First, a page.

# Magnetic Effects of Current

Magnetic Effects of Current:
In analogy with our previous study of the electric fields of some simple charge distributions, in this chapter we will study about the magnetic fields produced by some simple current distributions (like straight wire and circular loops).

Here we are going to introduce two methods for calculating magnetic fields . One of the methods (Biot-Savart law) is based on a direct technique like Coulomb’s Law, and the other (Ampere’s law) is based on arguments of symmetry, analogous to Gauss’s law.

### Biot-Savart’s Law :

In order to understand Biot-Savart law, we need to understand the term current-element. Current element is the product of current and length of an infinitesimal segment of a current carrying wire. The current element is taken as a vector quantity. Its direction is the same as the direction of current. The magnetic field (any such field) is defined at a point.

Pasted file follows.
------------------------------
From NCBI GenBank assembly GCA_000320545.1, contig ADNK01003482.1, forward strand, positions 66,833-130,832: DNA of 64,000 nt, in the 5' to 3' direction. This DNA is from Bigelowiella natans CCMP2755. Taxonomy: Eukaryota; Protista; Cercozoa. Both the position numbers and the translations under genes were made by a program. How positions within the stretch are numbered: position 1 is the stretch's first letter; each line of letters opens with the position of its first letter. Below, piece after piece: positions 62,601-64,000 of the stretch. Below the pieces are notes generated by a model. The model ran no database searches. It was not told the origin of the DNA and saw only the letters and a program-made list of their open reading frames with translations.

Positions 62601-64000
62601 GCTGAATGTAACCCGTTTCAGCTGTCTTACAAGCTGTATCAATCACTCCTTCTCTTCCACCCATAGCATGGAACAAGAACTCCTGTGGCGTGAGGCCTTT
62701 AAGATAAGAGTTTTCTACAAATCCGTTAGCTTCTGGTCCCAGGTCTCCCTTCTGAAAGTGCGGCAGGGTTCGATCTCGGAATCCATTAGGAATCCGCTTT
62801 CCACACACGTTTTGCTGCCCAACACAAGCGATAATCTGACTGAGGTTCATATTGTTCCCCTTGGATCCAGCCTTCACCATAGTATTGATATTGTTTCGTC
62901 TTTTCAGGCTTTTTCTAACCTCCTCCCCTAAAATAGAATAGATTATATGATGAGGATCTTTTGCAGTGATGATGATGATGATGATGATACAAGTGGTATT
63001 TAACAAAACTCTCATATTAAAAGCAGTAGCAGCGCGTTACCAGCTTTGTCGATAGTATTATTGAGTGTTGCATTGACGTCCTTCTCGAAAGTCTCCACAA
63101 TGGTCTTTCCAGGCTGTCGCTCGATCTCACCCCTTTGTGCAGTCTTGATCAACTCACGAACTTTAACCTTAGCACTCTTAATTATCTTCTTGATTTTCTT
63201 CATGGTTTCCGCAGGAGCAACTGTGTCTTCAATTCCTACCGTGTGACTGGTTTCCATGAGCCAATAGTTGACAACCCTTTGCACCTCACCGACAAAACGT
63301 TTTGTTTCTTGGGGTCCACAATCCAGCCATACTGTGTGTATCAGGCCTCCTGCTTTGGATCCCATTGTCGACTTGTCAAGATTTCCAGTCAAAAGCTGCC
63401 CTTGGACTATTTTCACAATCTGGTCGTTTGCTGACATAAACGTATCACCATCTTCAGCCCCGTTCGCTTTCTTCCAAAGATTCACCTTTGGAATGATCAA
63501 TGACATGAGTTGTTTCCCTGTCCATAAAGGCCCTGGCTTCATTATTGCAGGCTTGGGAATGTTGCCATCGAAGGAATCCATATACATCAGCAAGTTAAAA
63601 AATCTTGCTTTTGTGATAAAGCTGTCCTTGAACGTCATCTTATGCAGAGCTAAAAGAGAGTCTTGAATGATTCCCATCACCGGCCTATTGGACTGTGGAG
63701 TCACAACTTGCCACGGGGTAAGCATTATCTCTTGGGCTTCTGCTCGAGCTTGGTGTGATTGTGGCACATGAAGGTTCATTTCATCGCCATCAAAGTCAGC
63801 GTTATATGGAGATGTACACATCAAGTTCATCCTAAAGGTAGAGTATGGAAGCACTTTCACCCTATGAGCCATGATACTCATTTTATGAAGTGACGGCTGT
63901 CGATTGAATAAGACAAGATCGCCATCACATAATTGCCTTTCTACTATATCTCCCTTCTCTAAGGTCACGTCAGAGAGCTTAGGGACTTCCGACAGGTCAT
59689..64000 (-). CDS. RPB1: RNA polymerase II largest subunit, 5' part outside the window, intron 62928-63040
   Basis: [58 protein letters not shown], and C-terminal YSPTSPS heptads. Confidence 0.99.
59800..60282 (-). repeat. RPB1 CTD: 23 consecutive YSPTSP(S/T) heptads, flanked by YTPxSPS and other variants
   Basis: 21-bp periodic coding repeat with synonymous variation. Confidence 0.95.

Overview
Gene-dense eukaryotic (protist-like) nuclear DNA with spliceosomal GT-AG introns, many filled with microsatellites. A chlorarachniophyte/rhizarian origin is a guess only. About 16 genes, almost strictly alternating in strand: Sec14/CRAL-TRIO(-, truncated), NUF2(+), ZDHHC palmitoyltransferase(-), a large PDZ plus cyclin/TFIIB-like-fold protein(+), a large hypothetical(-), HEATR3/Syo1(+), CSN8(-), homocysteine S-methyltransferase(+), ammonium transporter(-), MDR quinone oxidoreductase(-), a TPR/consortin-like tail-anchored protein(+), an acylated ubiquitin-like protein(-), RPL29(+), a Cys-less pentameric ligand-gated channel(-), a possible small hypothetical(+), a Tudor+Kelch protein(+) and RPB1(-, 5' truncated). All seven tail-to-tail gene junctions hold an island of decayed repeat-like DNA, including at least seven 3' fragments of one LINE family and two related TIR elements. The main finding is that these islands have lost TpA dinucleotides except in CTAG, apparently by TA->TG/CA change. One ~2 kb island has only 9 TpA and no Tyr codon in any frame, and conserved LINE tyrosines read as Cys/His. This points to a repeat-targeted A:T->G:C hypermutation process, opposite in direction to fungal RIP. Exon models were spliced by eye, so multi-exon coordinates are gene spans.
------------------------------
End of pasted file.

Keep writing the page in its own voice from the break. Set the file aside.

In the figure shown, there is a segment of a current carrying wire and P is the point where the magnetic field is to be calculated. $I\vec{dl}$  is a current element and $\vec{r}$ is the position vector of the point ‘ P ‘ with respect to the current element $I\vec{dl}$.

According to Biot-Savart’s Law, magnetic field at point P due to the current element $I\vec{dl}$ is

(i)is directly proportional to the current (I) flowing through the element .

(ii)is directly proportional to the length of the element .

(iii)is directly proportional to the sine of the angle (θ) between length of the element and the line joining the element to the point P.

(iv)is inversely proportional to the square of the distance (r) of the point from the element .

$\displaystyle dB = \frac{\mu_0}{4 \pi} \frac{I dl sin\theta }{r^2}$

$\displaystyle \vec{dB} = \frac{\mu_0}{4 \pi} \frac{I (\vec{dl} \times \vec{r})}{r^3}$

Since the entire segment is made-up of infinite such current elements and direction of magnetic field due to each element of P is same, the magnetic field due to the entire wire segment can be found by integrating the magnetic field due to the current elements over entire length of the wire.
Hence ,

$\displaystyle \vec{B} = \int\frac{\mu_0}{4 \pi} \frac{I (\vec{dl} \times \vec{r})}{r^3}$

Here μo is called permeability of free space.

In SI units the value of ( $\large \; \frac{\mu_0}{4 \pi}= 10^{-7} \;tesla-meter/ampere$ ) .

The SI units of magnetic fields are Tesla, (weber/m2)

In the above expression limits of the integral depend on the shape and size of the current carrying wire.